A Feather-Trode Sensor for Detecting Lead Ions


Elmer R.E. Mojica1, Arlene B. Tocino2, Jose R.L. Micor2, and Custer C. Deocaris2,3,4*

1Institute of Chemistry, University of the Philippines Los Baños, College, Laguna, Philippines
2Department of Chemistry and Biotechnology, School of Engineering, University of Tokyo, 7-3-1, Hongo, Tokyo, Japan
3National Institute of Advanced Industrial Science and Technology, 1-1-1 Higashi,
Tsukuba Science City, Ibaraki, Japan
4Atomic Research Division, Philippine Nuclear Research Institute
Commonwealth Avenue, Diliman, Quezon City, Philippines

corresponding author: This email address is being protected from spambots. You need JavaScript enabled to view it.



Feathers have sulfur-containing proteins that could accumulate heavy metals. A method for the determination of trace amounts of lead ions using chicken feather-modified electrode is described. The modified electrode is prepared by mixing ground chicken feathers with graphite powder and mineral oil. The accumulation step performed by immersing the electrode in lead (II) solution under open circuit and its response is evaluated with respect to pH and accumulation time. The lead (II) adsorbed on the electrode surface was determined voltametrically using sodium hydroxide solution as supporting electrolyte. The response is evaluated in terms of deposition time and deposition potential. The electrode composition and regeneration methods were also taken into account. The best conditions for the preconcentration step were pH 6.0 and 3 min accumulation time while 90 sec deposition time and -120 mV deposition potential gave the optimum result. The modified electrode that contained 10% feathers gave the highest signal and multiple stripping allows the removal of the adsorbed lead ions in the electrode surface. Linear response was observed from 1 to 10 mg/L (r2 = 0.996). The detection limit was found to be 0.59 mg/L while relative standard deviation from a series of 5 readings using 5 and 10 mg/L were 2.43% and 3.75%, respectively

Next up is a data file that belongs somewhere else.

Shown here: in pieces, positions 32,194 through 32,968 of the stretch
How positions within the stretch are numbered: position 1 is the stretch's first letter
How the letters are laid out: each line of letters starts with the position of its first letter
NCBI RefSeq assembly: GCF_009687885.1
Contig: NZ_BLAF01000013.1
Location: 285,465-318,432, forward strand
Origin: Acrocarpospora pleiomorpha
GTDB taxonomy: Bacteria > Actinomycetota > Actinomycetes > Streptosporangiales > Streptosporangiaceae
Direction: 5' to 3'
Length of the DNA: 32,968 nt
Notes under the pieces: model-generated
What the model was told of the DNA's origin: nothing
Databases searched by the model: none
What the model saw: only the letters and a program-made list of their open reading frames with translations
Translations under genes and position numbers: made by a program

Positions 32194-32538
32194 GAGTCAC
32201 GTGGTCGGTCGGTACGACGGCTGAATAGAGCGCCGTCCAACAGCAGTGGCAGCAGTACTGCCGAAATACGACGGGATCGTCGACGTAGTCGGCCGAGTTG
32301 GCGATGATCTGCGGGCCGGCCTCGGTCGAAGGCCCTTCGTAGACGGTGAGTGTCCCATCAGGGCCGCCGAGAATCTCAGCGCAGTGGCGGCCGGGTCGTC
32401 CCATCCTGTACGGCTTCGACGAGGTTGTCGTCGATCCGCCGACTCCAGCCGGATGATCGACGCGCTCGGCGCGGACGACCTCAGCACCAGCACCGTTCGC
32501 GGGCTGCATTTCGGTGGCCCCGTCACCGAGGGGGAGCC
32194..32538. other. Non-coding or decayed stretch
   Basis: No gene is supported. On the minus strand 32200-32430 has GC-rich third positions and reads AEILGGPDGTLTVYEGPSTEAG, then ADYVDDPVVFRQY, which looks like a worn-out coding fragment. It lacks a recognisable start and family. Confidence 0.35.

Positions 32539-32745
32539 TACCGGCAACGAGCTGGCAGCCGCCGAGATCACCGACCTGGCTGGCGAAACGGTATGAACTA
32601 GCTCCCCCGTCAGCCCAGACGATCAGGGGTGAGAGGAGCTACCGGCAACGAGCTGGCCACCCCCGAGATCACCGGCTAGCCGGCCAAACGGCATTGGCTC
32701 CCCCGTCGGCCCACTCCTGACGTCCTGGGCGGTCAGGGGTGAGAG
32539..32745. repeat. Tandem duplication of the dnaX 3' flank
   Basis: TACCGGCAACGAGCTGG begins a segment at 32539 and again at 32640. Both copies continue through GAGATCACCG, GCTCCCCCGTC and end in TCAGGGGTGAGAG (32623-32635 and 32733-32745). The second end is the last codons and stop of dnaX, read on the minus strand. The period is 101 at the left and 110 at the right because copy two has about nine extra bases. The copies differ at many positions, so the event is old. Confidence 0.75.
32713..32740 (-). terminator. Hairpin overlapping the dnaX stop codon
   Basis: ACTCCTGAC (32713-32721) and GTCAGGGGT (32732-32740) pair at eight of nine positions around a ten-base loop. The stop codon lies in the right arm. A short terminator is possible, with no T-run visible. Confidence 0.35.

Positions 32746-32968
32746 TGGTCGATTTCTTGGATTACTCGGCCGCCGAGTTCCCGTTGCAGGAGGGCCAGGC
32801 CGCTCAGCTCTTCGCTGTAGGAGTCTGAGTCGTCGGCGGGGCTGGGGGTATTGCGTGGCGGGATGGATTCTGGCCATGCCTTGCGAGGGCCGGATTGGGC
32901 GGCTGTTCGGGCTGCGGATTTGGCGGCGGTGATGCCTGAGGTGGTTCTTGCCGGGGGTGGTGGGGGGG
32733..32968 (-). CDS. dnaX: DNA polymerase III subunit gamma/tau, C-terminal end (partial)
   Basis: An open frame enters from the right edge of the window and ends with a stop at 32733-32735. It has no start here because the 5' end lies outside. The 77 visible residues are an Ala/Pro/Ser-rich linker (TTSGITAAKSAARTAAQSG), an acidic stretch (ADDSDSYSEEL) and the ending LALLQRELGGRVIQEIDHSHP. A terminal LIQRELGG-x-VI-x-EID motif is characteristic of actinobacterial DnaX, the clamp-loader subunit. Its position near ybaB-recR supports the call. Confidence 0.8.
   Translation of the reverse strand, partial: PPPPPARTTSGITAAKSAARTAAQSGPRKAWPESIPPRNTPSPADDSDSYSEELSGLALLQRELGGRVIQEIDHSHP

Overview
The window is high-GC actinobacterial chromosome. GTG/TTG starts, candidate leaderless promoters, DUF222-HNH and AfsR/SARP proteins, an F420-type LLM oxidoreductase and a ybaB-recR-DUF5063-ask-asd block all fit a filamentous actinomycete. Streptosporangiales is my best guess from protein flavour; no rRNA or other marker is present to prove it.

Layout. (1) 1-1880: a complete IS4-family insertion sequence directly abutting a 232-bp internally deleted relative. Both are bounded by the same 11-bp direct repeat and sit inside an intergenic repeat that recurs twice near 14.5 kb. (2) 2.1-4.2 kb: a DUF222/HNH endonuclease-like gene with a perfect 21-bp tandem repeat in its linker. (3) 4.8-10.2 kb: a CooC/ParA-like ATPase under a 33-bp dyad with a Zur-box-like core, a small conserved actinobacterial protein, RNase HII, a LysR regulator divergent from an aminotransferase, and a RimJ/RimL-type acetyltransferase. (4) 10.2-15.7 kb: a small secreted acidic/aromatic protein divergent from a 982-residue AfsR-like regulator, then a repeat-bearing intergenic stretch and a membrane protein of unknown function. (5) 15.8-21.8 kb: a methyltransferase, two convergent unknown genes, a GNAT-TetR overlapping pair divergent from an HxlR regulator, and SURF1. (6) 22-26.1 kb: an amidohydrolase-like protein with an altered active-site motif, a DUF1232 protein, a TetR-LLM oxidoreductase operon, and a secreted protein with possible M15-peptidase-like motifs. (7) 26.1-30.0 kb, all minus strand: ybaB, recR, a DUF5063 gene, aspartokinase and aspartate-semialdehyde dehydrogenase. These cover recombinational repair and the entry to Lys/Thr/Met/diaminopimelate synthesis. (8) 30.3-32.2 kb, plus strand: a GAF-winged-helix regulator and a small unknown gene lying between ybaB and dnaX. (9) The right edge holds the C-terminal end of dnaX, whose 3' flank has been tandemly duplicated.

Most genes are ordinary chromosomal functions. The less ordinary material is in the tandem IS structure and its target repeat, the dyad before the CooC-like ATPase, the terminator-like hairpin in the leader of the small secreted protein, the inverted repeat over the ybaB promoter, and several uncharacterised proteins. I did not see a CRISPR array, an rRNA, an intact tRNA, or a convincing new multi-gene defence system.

Lead (Pb) is one of the most common heavy metals in the environment. Lead determination is important and urgent because of its toxic effects on human health. There is an increasing attention on the determination of trace. . . .




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